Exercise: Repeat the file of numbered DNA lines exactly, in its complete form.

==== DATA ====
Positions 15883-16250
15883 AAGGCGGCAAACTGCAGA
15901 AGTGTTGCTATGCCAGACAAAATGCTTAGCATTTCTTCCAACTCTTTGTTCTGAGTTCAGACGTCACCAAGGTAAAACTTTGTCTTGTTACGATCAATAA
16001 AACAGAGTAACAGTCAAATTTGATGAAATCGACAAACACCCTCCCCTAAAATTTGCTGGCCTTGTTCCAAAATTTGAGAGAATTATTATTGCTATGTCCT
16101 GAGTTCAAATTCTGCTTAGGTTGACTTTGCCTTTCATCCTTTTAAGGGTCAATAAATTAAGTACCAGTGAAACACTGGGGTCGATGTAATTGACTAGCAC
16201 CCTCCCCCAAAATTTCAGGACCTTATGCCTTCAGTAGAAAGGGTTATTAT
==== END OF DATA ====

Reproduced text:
Positions 15883-16250
15883 AAGGCGGCAAACTGCAGA
15901 AGTGTTGCTATGCCAGACAAAATGCTTAGCATTTCTTCCAACTCTTTGTTCTGAGTTCAGACGTCACCAAGGTAAAACTTTGTCTTGTTACGATCAATAA
16001 AACAGAGTAACAGTCAAATTTGATGAAATCGACAAACACCCTCCCCTAAAATTTGCTGGCCTTGTTCCAAAATTTGAGAGAATTATTATTGCTATGTCCT
16101 GAGTTCAAATTCTGCTTAGGTTGACTTTGCCTTTCATCCTTTTAAGGGTCAATAAATTAAGTACCAGTGAAACACTGGGGTCGATGTAATTGACTAGCAC
16201 CCTCCCCCAAAATTTCAGGACCTTATGCCTTCAGTAGAAAGGGTTATTAT